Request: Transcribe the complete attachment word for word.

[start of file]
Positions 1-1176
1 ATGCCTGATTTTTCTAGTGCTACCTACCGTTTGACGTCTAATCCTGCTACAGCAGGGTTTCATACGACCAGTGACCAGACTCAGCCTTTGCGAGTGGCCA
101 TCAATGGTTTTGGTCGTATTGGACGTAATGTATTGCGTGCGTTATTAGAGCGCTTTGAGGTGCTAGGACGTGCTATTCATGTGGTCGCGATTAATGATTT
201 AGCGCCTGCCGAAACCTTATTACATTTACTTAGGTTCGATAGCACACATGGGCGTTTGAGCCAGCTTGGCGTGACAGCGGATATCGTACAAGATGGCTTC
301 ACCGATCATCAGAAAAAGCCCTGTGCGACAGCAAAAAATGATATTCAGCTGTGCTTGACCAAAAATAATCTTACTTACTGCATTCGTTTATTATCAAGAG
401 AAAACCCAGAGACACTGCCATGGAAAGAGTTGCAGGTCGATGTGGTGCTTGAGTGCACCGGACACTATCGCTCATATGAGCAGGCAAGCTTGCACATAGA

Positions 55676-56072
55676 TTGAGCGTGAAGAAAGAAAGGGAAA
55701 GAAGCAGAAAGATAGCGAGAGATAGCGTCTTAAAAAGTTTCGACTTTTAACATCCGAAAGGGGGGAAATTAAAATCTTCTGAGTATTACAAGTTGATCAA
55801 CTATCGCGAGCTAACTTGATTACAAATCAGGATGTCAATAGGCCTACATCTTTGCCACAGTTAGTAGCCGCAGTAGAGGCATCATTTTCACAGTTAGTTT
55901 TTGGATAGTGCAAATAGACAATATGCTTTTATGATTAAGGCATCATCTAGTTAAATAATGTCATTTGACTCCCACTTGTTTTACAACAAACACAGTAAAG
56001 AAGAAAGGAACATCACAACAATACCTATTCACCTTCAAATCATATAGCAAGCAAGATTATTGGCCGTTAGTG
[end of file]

Positions 1-1176
1 ATGCCTGATTTTTCTAGTGCTACCTACCGTTTGACGTCTAATCCTGCTACAGCAGGGTTTCATACGACCAGTGACCAGACTCAGCCTTTGCGAGTGGCCA
101 TCAATGGTTTTGGTCGTATTGGACGTAATGTATTGCGTGCGTTATTAGAGCGCTTTGAGGTGCTAGGACGTGCTATTCATGTGGTCGCGATTAATGATTT
201 AGCGCCTGCCGAAACCTTATTACATTTACTTAGGTTCGATAGCACACATGGGCGTTTGAGCCAGCTTGGCGTGACAGCGGATATCGTACAAGATGGCTTC
301 ACCGATCATCAGAAAAAGCCCTGTGCGACAGCAAAAAATGATATTCAGCTGTGCTTGACCAAAAATAATCTTACTTACTGCATTCGTTTATTATCAAGAG
401 AAAACCCAGAGACACTGCCATGGAAAGAGTTGCAGGTCGATGTGGTGCTTGAGTGCACCGGACACTATCGCTCATATGAGCAGGCAAGCTTGCACATAGA

Positions 55676-56072
55676 TTGAGCGTGAAGAAAGAAAGGGAAA
55701 GAAGCAGAAAGATAGCGAGAGATAGCGTCTTAAAAAGTTTCGACTTTTAACATCCGAAAGGGGGGAAATTAAAATCTTCTGAGTATTACAAGTTGATCAA
55801 CTATCGCGAGCTAACTTGATTACAAATCAGGATGTCAATAGGCCTACATCTTTGCCACAGTTAGTAGCCGCAGTAGAGGCATCATTTTCACAGTTAGTTT
55901 TTGGATAGTGCAAATAGACAATATGCTTTTATGATTAAGGCATCATCTAGTTAAATAATGTCATTTGACTCCCACTTGTTTTACAACAAACACAGTAAAG
56001 AAGAAAGGAACATCACAACAATACCTATTCACCTTCAAATCATATAGCAAGCAAGATTATTGGCCGTTAGTG